a long, long time ago.

There are, in Luke’s Acts of the Apostle’ alone,
multiple Pentecosts;
multiple times —

…that is,
when the Spirit is poured out,
amazing things happen,
and people come to faith.

For example:

~ when Philip baptizes the Ethiopian Eunuch, or
~ when Paul has his experience on the Road to Damascus and is converted, or
~ Peter’s encounter with Cornelius, and Peter’s “conversion” to a more universal understanding of Christianity.

How many other bible stories can you think of
that are a repetition and extension of the power of the Holy Spirit?

I think they starts, really, at creation,
where Genesis says:
“a wind from God swept over the waters.”

The spirit continues through the history of God’s people Israel,
And on into the history of the church,
Right down to our day and in our lives.

There are a variety of episodes in the Church’s history
that we might also appropriately name another Pentecost:

~ the flourishing of the monastic communities in the middle ages,
~ the Reformation,
~ the revivals of the first and second Great Awakenings in North America
(the second of which Old First and its year long guest preacher Charles Grandison Finney played a role in),
~ the birth of Pentacostalism on Azuza Street in LA and how its swept around the globe and changed the face of the church;
~ the role of the church in the North American civil rights movements and liberation movements in the rest of the Americas…

But beloved, it’s not just cataclysmic, world-changing, historical events.
Pentecost happens in our local contexts as well.
What change do we need around Old First that only God’’s help could make possible?

Pentecost happens in our individual lives too.
Can you identify the times and ways that only God’s power
can explain things that have happened in your life,
even things that you yourself seem to have accomplished?

Church, Pentecost isn’t over!

That’s why Jesus can make the astounding promise:
Very truly, I tell you,
the one who believes in me
will also do the works that I do and,
in fact, will do greater works than these.”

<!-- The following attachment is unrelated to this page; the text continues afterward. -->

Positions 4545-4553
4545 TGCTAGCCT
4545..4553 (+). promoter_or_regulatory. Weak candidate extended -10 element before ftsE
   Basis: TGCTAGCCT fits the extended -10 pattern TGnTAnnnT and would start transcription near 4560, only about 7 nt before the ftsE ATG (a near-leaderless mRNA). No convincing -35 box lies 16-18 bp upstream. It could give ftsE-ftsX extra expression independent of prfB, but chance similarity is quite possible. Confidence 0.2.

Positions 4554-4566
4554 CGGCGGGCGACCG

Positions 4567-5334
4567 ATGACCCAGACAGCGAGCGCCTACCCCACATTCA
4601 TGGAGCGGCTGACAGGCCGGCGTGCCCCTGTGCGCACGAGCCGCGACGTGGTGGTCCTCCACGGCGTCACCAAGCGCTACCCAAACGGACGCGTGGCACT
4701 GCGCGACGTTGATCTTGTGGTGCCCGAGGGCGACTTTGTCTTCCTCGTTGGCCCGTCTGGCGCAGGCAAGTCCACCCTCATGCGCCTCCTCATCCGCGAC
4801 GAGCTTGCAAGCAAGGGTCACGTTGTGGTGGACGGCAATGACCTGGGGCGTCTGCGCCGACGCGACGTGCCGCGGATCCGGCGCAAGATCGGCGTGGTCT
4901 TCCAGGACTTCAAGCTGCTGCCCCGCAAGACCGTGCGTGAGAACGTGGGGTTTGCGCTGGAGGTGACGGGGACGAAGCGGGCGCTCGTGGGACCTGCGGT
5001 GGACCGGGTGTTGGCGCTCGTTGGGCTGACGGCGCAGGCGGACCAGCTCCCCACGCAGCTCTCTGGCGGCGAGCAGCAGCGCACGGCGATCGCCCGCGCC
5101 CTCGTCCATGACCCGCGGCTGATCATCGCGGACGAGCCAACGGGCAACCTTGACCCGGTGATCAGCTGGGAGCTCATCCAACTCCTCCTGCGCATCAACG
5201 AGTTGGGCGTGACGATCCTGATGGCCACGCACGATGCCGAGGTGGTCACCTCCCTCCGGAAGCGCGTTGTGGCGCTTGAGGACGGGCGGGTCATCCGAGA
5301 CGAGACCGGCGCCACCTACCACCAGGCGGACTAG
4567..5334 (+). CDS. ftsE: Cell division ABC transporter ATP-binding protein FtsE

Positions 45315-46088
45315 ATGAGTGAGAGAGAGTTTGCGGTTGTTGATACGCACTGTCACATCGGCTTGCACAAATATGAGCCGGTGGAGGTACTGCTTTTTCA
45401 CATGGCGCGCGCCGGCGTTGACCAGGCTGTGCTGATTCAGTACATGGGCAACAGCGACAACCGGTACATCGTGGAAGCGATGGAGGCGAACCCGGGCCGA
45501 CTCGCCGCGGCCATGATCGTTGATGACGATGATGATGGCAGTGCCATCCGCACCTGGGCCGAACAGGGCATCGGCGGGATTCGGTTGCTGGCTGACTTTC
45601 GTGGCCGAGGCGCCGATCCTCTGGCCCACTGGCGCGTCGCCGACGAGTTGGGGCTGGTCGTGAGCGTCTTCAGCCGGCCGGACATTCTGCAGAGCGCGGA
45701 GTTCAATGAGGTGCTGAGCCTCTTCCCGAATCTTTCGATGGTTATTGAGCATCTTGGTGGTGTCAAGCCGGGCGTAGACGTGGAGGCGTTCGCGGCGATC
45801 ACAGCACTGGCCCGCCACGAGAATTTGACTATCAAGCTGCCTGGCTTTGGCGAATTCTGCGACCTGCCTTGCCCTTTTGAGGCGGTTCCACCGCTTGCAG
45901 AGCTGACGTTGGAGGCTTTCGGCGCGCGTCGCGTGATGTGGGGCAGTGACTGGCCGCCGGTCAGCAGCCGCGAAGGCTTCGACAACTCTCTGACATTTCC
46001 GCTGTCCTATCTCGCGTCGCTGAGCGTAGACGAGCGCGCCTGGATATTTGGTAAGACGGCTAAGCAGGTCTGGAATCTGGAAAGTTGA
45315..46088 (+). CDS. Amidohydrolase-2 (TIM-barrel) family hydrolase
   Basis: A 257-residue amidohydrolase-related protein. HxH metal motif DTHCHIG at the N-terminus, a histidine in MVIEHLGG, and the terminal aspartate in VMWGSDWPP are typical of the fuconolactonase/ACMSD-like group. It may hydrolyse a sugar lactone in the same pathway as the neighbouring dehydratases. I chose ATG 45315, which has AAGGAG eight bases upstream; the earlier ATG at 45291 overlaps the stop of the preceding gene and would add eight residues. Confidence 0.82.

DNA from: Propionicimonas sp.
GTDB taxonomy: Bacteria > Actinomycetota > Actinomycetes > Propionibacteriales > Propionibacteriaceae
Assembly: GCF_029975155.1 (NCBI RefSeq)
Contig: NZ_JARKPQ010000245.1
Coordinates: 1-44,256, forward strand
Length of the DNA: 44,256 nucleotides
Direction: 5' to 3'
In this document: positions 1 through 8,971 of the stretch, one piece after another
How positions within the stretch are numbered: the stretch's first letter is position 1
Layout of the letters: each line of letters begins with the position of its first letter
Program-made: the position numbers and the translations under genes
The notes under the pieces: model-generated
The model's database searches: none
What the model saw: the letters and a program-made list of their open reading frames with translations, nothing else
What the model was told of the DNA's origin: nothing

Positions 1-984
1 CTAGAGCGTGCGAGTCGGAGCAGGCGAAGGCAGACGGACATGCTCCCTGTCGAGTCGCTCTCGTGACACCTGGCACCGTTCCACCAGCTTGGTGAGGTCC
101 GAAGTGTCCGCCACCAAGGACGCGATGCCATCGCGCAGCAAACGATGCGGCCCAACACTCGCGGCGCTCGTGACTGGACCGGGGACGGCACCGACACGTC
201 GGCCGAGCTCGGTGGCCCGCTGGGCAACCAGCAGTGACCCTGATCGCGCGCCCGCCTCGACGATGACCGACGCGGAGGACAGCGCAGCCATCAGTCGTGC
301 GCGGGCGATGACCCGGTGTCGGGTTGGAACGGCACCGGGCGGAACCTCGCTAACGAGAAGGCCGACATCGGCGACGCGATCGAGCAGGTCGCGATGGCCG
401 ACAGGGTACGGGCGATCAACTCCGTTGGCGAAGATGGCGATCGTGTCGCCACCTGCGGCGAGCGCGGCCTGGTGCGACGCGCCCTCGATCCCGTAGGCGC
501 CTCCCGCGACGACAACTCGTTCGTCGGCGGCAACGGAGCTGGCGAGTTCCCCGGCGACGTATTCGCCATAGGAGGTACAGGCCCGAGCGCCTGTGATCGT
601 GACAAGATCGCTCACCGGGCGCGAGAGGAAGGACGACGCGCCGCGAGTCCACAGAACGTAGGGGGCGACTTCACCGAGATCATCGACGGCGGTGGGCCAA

Did you hear that?
We who believe in Jesus will do even greater works than he!
giving life to the dead.

Do we believe that, church?
I’ll admit, sometimes I don’t.
It feels too astounding,
Too far fetched.

But sometimes, aided by Holy Spirit, I do see it.

In Tony Pavolini’s gumption in coming back to Philly
for a 2nd try at finding an anchor on a new life here.

The deep desire of folks at Old First,
Where Outreach is already pretty front and center,
To figure out what and how we might accomplish even more.

The desire to take up the difficult but crucial conversations about racism and white privilege.

The number of people willing to engage in our Approaching the End of Life series,
And the laughter and joy that have become so much a part of our consideration of a pretty heavy

Two name just a few of the recents ones that occurr to me.

Beloved, I do see in you, the continuing story of God at work by the Spirit. —
Living our faith, working on ourselves, supporting one another,
Reaching out in love and mercy to those around us.
Claiming the power of God for our lives dedicated in witness and ministry..

And here’s the blessing:
The more we see God’s spirit moving in people and events and the world,
The more we name this…
The easier and the more obvious it becomes.

So here’s my suggestion, church:
Look for Pentecost and Spirit movements in your life.

This week specifically:
keep your eyes peeled
for places where you see God’s power and peace at work.

Figure out in the next 7 days
where the Spirit is active in your life
(and I will figure out a way for your next week in worship
to share what you have noticed)

Beloved, it’s Pentecost, and a bright, beautiful and windy day.
God’s spirit is pouring out on us.

We may be strolling in you wounded souls and skins
And yet, that same Spirit can wrap loves arm around us
And kiss our pain and brokeness to healing.

Let’s make room, overly settled ones,
For a Divine wave that is surging over us…

And within us,

And can unsettle not just our placid and docile lives,
But even unsettle our closed mouth silences.

Nothing, beloved,
Not even our deep-seated fears,
can stop inspired mouths from sputtering
words of grace that can blow open the most tightly shut doors

Nothing, beloved,
Not even the strongest provincial proclivities,
Can stop inspired feet from following
And going places that the powers that be don’t want us to.

Nothing beloved,
Not even our own limitations and selfishness,
Can stop inspired hands from letting go and reaching out to others,
Offering help and hugs and love
In a way the world desperately needs to know.

Come, Holy Spirit, come:
Blow down all the walls that separate and keep us unequal,
And rush right through all our blue law Sunday limitations.
Make us one, inside and out.
And set us about the ministry and mission you would have us do.

Oh, what Spirit can do when set free,
What God’s people are capable of when set free,
Tousling the world’s hair,
And taking everyone’s mind of baser things
Until love has swept us all away.